Many publications, in their heavy coverage of the 2012 Olympics in London, are missing how the Internal Revenue Service is “licking its chops” --- cheering especially for more U.S. gold medal winners --- so it can collect hefty taxes, notes Grumpy Editor.
Under U.S. tax law, winning athletes must add the value of their Olympic medals and honorariums to taxable income.
The IRS slaps a 35 percent tax rate on winners.
That’s pretty rough on some athletes who are teenagers and still going to school.
The U.S. Olympic Committee awards athletes $25,000 for gold medals, $15,000 for silver and $10,000 for bronze.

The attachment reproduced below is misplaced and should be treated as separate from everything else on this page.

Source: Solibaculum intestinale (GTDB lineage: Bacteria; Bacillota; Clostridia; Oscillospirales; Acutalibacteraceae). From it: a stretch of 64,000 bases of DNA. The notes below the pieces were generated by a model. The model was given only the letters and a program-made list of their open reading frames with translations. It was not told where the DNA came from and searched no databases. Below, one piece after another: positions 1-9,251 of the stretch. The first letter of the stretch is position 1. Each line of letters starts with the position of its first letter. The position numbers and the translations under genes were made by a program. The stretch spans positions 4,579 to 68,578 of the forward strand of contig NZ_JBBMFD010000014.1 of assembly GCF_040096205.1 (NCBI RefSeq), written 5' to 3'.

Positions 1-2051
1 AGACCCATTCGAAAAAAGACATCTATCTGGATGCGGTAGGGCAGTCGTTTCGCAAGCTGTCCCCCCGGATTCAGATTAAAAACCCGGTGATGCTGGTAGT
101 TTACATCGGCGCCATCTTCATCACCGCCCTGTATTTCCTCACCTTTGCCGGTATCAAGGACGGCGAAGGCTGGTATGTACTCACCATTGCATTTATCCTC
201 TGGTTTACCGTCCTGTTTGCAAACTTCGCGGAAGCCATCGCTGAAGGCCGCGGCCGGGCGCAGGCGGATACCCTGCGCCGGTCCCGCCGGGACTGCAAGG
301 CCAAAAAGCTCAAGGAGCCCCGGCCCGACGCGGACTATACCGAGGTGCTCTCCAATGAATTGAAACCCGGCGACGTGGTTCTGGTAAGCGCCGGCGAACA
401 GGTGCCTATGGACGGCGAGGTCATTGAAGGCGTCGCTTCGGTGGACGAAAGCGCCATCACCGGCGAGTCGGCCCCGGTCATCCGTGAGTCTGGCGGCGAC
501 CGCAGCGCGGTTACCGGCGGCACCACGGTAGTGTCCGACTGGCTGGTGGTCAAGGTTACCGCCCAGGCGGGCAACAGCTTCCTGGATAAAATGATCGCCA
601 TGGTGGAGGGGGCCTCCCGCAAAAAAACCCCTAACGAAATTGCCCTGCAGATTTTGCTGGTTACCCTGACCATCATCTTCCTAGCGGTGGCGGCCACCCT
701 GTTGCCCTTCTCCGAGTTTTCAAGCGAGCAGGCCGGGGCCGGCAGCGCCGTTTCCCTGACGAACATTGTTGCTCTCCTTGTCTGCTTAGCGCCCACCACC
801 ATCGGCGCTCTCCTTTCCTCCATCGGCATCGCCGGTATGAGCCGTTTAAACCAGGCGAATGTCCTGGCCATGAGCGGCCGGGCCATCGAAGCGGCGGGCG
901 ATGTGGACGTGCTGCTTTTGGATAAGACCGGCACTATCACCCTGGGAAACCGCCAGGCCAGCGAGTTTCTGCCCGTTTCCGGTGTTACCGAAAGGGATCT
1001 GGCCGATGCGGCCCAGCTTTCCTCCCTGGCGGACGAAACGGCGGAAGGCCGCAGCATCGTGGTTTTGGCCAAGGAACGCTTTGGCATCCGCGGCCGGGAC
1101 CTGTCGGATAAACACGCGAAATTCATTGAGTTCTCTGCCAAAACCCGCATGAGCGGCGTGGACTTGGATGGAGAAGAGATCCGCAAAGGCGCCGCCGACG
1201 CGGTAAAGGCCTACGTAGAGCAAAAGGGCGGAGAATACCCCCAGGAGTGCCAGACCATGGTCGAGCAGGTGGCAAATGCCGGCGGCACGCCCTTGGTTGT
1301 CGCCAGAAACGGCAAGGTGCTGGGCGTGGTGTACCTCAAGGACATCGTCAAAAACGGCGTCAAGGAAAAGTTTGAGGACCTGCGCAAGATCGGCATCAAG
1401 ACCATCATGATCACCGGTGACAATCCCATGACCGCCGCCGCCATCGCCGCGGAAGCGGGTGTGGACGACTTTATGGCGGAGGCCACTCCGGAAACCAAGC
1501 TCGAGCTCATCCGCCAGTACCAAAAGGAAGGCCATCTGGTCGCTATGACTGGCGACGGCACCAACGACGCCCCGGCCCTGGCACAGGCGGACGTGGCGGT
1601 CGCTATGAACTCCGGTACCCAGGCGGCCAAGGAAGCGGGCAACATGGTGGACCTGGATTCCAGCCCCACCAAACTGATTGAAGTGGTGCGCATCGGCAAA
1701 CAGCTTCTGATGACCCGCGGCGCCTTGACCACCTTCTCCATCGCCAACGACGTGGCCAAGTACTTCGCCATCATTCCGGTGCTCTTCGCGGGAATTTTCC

Americans for Tax Reform Foundation calculates a gold medal winner will pay the IRS up to $8,986, while silver medal winners face a tax up to $5,385 and bronze medal winners are nicked with a tax up to $3,502.
Noting this, some Washington lawmakers are coming to the rescue to exempt U.S. medal winners from paying taxes on their Olympic achievements.
Sen. Marco Rubio, (R., Fla.) last Wednesday introduced such a plan in the Senate, calling for a tax code overhaul “to aggressively fix ridiculous tax laws like this tax on Olympians’ medals and prize money.”
In the House, cosponsoring a bill seeking to exempt U.S. medal winners from paying taxes, are Reps. Mary Bono Mack (R., Calif.) and G.K. Butterfield (D., N.C.).
"Only the U.S. tax code can turn the 'thrill of victory' into the agony of victory,” they declare in a statement.